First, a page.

In new filings, attorneys for Oklahoma Governor Kevin Stitt argue the validity of four tribal gaming compacts the governor signed back in 2020 because of a U.S. Department of Interior decision they say overrides state court rulings.
The legal briefs were filed Friday afternoon in Washington D.C., according to FOX23. Stitt’s attorneys seek a dismissal of the suit against the four new gaming compacts with Otoe-Missouria, the Kialegee Tribal Town, the United Keetoowah Band of Cherokee Indians and the Comanche Nation.
They are also arguing the compacts are in effect and the tribes should be allowed to continue to build their own casinos despite a ruling from the Oklahoma State Supreme Court.
The Secretary of Interior had 45 days to review the new compacts the state entered into between four tribes outside the original tribal gaming compact. The 45-day challenge period at the Federal level passed without issue and, according to the Federal government, Stitt’s attorneys argue, the compacts took effect regardless of any legal challenges on a state level.
The new court document states that subsequent state-law decisions about the compact’s validity “thus do not represent a basis” for attacking the Secretary’s approval. “An after-the-fact state-law decision like the Treat cases cannot unwind an approval compact that has gone into effect under federal law,” the filings read.
The 45-day approval period that passed during the limbo period of 2020 was a point of contention, according to Oklahoma Indian Gaming Association President Matthew Morgan, who told FOX23 last month that it was something the Federal court needed to clear up.
Matthew Morgan. “There are some questions there as to that 45-day approval process, but this does feel like a last-minute Hail Mary pass from a losing team,” he said. Morgan said Stitt has lost on this issue numerous times in state court, including being told he could enter into new compacts without approval from the state legislature.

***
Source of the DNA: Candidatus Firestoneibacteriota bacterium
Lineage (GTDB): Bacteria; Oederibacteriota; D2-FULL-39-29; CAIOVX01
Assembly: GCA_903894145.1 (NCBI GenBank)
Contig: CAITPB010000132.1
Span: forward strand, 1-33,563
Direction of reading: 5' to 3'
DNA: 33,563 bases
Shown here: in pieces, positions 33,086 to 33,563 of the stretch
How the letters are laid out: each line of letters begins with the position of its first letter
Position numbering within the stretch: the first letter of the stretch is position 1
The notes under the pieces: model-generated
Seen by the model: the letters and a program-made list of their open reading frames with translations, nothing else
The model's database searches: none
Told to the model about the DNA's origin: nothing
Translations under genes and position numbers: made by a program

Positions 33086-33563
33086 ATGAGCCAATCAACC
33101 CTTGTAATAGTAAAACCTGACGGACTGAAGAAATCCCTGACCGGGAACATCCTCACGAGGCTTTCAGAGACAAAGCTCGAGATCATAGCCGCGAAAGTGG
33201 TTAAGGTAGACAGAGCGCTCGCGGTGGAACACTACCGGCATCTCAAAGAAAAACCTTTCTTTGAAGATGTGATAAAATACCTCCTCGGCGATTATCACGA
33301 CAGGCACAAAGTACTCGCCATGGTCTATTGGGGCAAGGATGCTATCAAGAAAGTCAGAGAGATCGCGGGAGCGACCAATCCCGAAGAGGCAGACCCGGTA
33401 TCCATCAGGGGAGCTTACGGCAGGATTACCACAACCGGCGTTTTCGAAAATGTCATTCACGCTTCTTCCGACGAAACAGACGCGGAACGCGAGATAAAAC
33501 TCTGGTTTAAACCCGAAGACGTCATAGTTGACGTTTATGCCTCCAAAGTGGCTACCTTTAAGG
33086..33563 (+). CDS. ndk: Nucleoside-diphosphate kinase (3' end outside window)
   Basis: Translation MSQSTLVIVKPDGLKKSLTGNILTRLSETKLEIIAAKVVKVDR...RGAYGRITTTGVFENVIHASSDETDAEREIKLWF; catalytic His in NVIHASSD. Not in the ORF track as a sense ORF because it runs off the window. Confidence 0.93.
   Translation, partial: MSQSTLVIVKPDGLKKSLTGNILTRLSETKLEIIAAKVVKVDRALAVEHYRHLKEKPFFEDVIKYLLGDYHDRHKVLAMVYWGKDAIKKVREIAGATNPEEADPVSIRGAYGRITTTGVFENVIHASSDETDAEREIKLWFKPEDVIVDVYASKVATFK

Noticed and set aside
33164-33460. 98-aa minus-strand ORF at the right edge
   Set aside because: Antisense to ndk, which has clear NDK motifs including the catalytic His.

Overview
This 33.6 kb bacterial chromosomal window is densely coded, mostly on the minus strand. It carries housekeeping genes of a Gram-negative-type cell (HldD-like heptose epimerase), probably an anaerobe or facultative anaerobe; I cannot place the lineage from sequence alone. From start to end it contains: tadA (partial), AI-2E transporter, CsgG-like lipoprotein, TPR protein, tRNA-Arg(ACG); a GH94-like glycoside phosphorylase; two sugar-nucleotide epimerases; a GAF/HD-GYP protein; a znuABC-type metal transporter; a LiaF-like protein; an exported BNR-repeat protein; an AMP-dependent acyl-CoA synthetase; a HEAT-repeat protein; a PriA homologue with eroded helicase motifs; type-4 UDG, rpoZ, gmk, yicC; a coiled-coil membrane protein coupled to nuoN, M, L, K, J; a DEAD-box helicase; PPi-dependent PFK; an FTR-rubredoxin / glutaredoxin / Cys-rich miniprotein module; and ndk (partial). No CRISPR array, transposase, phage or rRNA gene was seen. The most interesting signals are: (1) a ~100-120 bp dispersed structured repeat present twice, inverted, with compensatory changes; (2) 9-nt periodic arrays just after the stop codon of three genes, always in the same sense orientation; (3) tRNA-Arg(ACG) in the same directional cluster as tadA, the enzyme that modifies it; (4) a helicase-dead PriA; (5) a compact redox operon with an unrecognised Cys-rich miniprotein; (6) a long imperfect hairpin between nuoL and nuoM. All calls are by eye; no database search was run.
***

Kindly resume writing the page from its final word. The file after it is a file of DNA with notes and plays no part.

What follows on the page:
Morgan stated his worry is “if the governor is allowed in future matters to go outside of the bounds of his constitutional authority, and the Federal government does have a mechanism or a way to pull those back, we could be left in precarious situations going forward with any compacts.”
Cherokee Nation Attorney General Sara Hill said last month: “The Oklahoma Supreme Court made it clear that the compacts he’s defending were void a long time ago. I cannot understand why more taxpayer dollars should be used to prop up the actions of the governor when he won’t even accept the judgment of the state’s own courts.”
Another point of contention lies in some of the new compacts Stit entered into in 2020, where sports betting is permitted, which is not the standard under state law. Stitt’s counsel argued that sports wagering will not be allowed in those places until it is legalized by the Oklahoma state legislature, but they were included in the original agreement, so there would be no need to revisit the topic and amend the compacts at a later date.
In a final argument, Stitt’s counsel argued that even if the court rules certain portions of the four new gaming compacts invalid, they hope that other parts would remain intact and in effect so the four tribes could establish their gaming operations.